Wednesday, December 19, 2007

The Last Leg of the Flight.. Heathrow to Dulles

The last flight leg—Heathrow to Dulles, Washington D.C. This will close out the last of the 37,000 miles in the last 121 hours. While I was in London, I checked up on my flown miles count, and it was up to San Francisco, and was up to 92,000 miles. The last two South Africa flights are each over 5,000, and this flight home is over 3,000, so I will be well over my requirement for 100k.

This flight is another 777. It has first, business and economy class. It has ~18 first class seats, galley, 3 sets of business class seats 2x3x2, another galley, 5 sets of business class seats and the rest of the plane is economy. I’m in the middle sets of seats on the window side aisle seat. It’s 11D.

3:58 elapsed time, 1669 miles to go, 3:16 PM EST arrival ground speed of 524 mph, alt 36K. We have passed under Iceland, Greenland, about to pass over Canada between Stephenville and Kuujjuaq (passed over on the SFO to Heathrow leg..) somewhere near Goose Bay and Wabash. That will be followed by an apparent arch down the coastal areas of Canada and on down to Dulles.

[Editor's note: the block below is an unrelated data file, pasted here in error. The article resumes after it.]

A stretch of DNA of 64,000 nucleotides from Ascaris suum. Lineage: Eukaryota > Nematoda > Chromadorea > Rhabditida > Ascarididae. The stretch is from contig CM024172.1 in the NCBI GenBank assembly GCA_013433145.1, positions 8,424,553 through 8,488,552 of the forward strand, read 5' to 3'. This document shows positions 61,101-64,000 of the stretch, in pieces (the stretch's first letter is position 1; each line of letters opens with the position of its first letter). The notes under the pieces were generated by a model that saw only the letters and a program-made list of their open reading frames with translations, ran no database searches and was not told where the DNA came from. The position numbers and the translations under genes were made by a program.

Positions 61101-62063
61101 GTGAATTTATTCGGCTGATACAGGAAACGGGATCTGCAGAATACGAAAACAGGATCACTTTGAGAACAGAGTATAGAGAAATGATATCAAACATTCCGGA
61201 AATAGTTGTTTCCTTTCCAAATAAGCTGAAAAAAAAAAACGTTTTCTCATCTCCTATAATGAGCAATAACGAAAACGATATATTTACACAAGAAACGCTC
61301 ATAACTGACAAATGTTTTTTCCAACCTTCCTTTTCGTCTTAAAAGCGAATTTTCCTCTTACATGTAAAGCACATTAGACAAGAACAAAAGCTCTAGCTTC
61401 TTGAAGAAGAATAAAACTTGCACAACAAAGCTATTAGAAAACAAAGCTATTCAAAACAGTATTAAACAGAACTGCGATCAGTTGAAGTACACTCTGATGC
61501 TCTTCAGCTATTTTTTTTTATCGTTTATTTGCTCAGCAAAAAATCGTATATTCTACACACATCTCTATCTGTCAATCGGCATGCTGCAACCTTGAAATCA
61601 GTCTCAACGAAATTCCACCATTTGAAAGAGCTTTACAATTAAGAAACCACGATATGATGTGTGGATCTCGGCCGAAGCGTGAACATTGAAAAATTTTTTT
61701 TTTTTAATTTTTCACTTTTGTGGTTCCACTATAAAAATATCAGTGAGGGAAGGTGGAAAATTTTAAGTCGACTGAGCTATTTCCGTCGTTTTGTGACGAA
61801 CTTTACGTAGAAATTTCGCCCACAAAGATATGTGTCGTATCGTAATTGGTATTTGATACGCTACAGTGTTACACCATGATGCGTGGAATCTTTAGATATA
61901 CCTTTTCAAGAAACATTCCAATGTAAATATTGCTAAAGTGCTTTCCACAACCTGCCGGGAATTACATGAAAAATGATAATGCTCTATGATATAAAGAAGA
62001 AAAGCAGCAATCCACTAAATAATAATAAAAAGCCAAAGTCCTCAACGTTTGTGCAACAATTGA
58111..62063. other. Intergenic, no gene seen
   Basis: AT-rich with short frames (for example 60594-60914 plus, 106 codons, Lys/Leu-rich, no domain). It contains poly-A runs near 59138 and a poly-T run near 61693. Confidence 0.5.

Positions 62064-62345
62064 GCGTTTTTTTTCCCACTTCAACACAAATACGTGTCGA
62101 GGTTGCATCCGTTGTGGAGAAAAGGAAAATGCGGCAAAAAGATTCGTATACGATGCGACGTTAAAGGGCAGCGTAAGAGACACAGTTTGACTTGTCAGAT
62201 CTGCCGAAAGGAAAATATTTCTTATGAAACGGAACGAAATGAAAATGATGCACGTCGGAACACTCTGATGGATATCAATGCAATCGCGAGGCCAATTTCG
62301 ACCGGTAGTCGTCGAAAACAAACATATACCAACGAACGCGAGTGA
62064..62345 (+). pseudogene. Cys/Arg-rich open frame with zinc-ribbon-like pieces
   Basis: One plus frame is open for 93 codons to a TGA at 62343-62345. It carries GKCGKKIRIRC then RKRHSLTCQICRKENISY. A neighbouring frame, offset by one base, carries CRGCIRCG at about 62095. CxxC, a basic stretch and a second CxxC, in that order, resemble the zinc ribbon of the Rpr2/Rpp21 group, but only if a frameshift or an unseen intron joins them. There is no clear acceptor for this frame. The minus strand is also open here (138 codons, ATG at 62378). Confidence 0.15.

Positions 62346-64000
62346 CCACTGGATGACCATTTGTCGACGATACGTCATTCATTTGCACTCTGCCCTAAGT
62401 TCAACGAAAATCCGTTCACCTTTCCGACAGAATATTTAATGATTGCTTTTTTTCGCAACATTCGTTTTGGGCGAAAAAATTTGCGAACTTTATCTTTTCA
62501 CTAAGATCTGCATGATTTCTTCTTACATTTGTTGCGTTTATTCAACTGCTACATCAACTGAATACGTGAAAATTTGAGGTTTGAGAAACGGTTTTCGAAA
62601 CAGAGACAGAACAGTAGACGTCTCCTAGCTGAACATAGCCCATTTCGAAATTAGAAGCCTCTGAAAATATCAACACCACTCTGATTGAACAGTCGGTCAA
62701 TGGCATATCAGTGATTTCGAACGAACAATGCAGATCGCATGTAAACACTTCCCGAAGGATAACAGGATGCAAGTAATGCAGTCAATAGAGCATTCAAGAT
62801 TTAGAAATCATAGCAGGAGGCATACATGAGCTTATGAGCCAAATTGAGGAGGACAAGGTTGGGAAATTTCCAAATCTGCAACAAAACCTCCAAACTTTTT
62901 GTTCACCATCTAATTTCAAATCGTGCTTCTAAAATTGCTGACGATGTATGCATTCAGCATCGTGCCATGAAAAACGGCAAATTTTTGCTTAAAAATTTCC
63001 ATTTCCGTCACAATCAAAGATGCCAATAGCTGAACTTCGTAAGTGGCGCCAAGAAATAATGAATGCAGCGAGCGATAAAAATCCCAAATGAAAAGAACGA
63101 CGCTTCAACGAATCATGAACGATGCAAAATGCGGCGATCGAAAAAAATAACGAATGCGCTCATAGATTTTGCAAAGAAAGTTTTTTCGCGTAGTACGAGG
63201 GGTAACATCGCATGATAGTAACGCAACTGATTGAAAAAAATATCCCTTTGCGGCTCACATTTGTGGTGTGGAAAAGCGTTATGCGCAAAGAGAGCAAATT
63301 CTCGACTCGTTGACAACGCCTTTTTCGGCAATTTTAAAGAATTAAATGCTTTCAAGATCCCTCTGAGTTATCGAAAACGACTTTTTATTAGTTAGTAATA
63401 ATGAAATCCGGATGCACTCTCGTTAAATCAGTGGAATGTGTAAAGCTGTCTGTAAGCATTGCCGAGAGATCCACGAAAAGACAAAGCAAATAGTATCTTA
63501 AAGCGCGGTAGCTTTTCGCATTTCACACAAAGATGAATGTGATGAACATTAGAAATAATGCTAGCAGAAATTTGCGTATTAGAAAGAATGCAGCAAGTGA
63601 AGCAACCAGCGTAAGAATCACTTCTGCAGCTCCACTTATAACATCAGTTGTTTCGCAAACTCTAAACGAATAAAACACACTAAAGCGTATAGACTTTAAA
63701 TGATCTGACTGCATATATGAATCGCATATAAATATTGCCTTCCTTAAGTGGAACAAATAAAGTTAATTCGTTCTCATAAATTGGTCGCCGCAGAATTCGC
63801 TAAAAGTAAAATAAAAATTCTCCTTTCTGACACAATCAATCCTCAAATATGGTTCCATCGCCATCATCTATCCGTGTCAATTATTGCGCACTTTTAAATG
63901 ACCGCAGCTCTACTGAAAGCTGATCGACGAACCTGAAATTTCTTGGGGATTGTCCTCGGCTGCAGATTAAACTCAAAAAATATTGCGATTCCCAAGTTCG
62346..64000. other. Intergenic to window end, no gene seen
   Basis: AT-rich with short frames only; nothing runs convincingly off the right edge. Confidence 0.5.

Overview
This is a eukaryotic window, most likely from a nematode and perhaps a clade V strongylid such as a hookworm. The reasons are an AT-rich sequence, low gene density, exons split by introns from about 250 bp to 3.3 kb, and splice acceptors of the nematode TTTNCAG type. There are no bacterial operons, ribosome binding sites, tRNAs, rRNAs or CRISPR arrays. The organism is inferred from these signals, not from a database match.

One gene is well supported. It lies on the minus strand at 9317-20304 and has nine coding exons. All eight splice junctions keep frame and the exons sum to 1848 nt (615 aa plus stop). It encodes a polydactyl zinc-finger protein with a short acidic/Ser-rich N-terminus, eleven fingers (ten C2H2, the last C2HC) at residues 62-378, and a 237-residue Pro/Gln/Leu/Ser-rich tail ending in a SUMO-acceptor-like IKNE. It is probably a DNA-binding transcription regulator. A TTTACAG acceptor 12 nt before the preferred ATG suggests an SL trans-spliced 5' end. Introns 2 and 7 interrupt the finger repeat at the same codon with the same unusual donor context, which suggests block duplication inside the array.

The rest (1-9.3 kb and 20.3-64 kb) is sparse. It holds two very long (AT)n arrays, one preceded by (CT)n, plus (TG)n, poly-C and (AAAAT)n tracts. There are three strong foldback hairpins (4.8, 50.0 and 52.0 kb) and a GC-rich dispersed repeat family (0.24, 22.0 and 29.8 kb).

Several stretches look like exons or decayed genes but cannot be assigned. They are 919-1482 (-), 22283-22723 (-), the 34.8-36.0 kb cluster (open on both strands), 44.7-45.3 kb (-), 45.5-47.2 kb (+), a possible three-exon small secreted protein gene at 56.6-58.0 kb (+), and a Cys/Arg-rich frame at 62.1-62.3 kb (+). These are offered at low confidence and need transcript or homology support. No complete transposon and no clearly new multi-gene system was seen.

I realized as I read the blog for the last few days, I left out part of the political commentary on South Africa, and feel that I have to comment on what I heard and what I saw. But I'll discuss it one on one with people, because I don't know enough as to whether I'm passing along fact or not. I'll do more research in the future and will engage in conversations with anyone who would like. I heard many stories from many different points of view. All I can say, is that 13 years into it's new experiment, it has far to go to break down barriers between their citizens.

We just crossed over land in Canada. Stats on the map are altitude 36K, 1367 miles to go, 4:32 elapsed time, and 2:55 to go.. ground speed 527 miles, distance traveled 2352.
Looks like we will cross over an arc over Chicoutimi and Montreal if we continue current trajectory. Though the map seems to be showing a steeper turn passing much further south of Goose Bay and closer to Stephenville than what I said in my previous location paragraph.

They have done the “night” simulation deal once again, which I find odd, since we left at lunch GMT, and will arrive at around 3 in the afternoon eastern. I guess, I thought this leg would have been done as a “daytime” flight, instead once again the “night-time” concept has been implemented and most are asleep. Oh well… I’m awake for once, except for my normal “take off roll nap”. Ground speed is slowing a bit, wonder if that is the slow turn we are executing, or the jet stream or all of the above..